Here is a chart derived from a large bank’s presentation on sovereign CDS modeling which shows just how different your cumulative probability of default could be for a sovereign like Greece which closed at 811 basis points yesterday (July 13, 2010). The differences get pretty big, pretty fast. I’ve used the same historic range of 18% to 95% recovery rates to illustrate this. It’s pretty obvious that the CDS market doesn’t expect 95% recoveries from Greece. However, there are many combinations of probability of default and recovery rate which are consistent with current pricing.
For those of you who followed the subprime crisis closely, some common CDS modeling assumptions may sound familiar. My favorite misnomer is “discount cashflows at the risk-free rate”. There IS no truly riskfree rate. (CR note: by "riskfree", usually people mean essentially default risk free like U.S. treasuries. "Some investor guy" is pointing out there is still interest rate risk). There might be interest rates on a security incredibly unlikely to default. However, interest rates on that security will still move around, introducing plenty of risk which has nothing to do with default. Do you think that commonly used “riskfree” rates like 30 day LIBOR or 90 day US Treasuries might fluctuate and diverge in a crisis? Like they did in 2008 and 2009?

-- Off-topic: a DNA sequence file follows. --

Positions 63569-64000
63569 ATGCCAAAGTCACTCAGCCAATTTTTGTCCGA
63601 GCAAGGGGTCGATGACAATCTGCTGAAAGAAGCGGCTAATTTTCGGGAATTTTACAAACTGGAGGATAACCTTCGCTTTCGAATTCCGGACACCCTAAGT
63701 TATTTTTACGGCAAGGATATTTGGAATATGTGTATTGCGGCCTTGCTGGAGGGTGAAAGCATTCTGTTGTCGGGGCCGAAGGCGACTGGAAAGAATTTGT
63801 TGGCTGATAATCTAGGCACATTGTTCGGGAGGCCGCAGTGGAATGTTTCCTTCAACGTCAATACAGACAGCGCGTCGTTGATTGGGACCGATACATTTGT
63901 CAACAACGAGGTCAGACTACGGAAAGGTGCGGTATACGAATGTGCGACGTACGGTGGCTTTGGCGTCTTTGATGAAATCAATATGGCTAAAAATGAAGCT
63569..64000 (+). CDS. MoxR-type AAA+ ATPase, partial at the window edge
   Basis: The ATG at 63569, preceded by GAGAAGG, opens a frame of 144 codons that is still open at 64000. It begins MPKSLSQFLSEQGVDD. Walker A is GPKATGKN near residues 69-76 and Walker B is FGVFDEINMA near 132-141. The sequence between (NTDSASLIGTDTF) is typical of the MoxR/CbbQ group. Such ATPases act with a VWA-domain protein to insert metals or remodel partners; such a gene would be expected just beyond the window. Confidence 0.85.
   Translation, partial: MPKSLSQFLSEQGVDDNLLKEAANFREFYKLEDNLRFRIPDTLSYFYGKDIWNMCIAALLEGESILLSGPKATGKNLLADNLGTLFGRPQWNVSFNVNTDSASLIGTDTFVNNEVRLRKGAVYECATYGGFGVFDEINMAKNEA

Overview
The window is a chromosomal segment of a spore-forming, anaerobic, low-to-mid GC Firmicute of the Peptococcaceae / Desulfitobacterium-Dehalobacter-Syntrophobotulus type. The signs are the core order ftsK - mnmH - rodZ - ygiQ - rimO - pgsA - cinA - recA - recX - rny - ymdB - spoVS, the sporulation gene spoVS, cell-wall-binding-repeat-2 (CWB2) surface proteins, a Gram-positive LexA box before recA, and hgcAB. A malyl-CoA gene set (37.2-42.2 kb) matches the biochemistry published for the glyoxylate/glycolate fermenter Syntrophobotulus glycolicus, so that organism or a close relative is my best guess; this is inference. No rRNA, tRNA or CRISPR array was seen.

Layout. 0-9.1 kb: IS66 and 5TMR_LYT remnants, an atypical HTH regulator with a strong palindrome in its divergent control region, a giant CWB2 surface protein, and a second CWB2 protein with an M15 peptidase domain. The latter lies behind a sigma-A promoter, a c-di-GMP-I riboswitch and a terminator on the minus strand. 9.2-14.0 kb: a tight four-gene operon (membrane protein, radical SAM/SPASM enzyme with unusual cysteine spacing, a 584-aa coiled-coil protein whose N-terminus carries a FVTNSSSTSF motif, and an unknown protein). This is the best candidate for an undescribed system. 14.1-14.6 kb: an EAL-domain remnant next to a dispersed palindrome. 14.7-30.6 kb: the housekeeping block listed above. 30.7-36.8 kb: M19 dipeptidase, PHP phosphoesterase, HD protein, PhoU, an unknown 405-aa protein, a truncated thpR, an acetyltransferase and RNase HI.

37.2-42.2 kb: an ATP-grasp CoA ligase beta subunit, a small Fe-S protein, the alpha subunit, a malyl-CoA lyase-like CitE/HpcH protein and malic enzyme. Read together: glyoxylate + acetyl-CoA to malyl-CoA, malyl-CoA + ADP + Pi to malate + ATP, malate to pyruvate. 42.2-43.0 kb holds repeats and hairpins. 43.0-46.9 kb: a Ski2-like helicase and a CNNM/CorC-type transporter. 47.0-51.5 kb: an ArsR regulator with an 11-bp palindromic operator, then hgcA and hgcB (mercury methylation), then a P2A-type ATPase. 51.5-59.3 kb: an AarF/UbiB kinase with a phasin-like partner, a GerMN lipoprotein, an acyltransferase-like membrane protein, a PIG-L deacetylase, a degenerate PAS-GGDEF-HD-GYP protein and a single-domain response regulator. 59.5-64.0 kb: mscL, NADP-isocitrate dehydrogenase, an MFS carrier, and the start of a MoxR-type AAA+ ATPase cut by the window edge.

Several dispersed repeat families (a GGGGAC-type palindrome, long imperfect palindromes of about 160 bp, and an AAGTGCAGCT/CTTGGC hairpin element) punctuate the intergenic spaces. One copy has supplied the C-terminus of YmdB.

There appears to be another market behavior which you might not expect unless you had seen it before: very strong correlations of securities which don’t appear to have the same underlying risks. Take a look at these charts on CDS prices for example. These may be artifacts of how people are funding, leveraging, or hedging their positions.